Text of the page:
The Passenger - I'm a huge fan of Lisa Lutz's Spellman series, which are comedic mysteries. This book is a bit of a departure for her, as it's more thriller than mystery, but her distinctive (and humorous) voice still comes through and lends a bit of levity to an otherwise fairly intense book. If you're looking for the next Gone Girl, I won't say this is it. It's a little less twisty and the reveal isn't quite as big, but it is a really enjoyable book that will keep you rooting for the protagonist, a woman caught in a situation that is constantly spinning just out of her control.

Tuesday, April 12, 2016

Once a month meal planning - April

And April!

monthly meal planning - april

As you can see, I started messing around with this month before it was even properly off the ground. We had friends coming over for dinner and I felt like making something a little more special than our usual weeknight meals so I shifted things around a bit.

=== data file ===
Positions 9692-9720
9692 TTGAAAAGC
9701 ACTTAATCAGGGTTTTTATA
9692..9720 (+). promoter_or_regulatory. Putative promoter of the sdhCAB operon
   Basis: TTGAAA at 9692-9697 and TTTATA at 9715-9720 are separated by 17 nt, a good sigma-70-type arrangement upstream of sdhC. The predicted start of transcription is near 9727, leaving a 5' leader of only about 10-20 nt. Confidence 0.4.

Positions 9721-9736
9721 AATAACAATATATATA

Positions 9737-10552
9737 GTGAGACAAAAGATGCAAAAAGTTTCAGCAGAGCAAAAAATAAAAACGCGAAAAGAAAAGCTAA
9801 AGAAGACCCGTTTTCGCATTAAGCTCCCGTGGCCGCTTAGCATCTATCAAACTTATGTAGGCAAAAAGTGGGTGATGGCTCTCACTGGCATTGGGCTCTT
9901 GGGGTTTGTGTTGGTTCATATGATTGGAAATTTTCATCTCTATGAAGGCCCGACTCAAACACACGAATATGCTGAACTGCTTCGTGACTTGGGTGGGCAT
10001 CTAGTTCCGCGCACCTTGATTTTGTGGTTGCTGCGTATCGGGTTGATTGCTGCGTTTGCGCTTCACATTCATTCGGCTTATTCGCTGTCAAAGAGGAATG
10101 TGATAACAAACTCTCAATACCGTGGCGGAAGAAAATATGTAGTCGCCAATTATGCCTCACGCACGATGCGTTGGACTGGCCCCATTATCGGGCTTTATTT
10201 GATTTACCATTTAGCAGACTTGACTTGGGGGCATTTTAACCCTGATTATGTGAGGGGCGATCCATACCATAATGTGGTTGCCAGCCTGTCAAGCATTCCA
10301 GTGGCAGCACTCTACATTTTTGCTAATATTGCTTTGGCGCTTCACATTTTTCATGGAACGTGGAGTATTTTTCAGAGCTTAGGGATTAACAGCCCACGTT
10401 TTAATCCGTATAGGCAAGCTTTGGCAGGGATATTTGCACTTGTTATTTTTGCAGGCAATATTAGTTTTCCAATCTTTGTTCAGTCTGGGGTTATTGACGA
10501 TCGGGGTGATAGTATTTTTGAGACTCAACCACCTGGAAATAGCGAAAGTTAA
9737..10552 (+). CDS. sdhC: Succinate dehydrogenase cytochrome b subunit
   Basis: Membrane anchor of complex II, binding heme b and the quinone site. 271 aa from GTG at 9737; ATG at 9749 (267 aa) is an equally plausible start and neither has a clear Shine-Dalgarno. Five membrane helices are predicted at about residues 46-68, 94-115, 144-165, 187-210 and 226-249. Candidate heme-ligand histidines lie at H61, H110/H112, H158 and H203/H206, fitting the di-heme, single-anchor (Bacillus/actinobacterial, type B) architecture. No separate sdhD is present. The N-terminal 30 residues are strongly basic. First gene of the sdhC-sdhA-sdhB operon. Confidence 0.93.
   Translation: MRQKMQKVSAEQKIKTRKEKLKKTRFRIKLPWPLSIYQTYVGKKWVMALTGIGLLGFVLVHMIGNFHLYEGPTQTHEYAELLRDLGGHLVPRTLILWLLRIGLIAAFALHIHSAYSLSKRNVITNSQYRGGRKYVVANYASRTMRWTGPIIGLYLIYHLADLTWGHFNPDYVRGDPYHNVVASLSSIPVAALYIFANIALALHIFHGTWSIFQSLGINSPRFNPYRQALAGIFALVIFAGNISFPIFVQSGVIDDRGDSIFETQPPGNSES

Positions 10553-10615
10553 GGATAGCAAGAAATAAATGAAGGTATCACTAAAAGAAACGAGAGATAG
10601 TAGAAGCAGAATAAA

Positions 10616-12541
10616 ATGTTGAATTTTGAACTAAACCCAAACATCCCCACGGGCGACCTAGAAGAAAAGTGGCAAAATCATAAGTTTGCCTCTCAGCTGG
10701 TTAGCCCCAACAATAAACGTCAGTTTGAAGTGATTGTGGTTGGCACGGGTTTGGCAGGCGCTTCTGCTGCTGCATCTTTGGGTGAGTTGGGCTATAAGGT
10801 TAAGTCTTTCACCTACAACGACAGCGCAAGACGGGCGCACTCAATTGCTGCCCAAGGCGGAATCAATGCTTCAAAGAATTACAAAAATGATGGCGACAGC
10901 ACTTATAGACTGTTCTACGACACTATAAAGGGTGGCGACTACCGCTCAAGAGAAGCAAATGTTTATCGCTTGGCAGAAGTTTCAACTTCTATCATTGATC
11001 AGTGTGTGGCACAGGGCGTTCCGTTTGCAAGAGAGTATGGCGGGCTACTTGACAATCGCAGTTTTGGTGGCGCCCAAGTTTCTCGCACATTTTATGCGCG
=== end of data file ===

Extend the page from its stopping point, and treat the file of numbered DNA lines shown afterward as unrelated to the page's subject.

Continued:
Recipes for this month: 

Sweet potato noodles and bolognese - again, no real recipe. It's just 1/2 lb ground beef, 1/2 lb hot sausage, 1 jar marinara and 2 large sweet potatoes that have been spiralized. (spiralizer post is here)

Vegetable bowls with brown rice noodles - I gave up on the recipe for this one. I'm just winging it by stir frying some vegetables and using TJ's Soyaki sauce. It works out great.

Enchilada chicken soup - we never seem to get tired of this one.

Sweet potato dirty rice - got a nice Andouille sausage from WF for this month.

Black lentils with caramelized onions - a perennial favorite. I only make a half batch if I just want four servings. Otherwise we'll be eating it for days (which is sometimes good).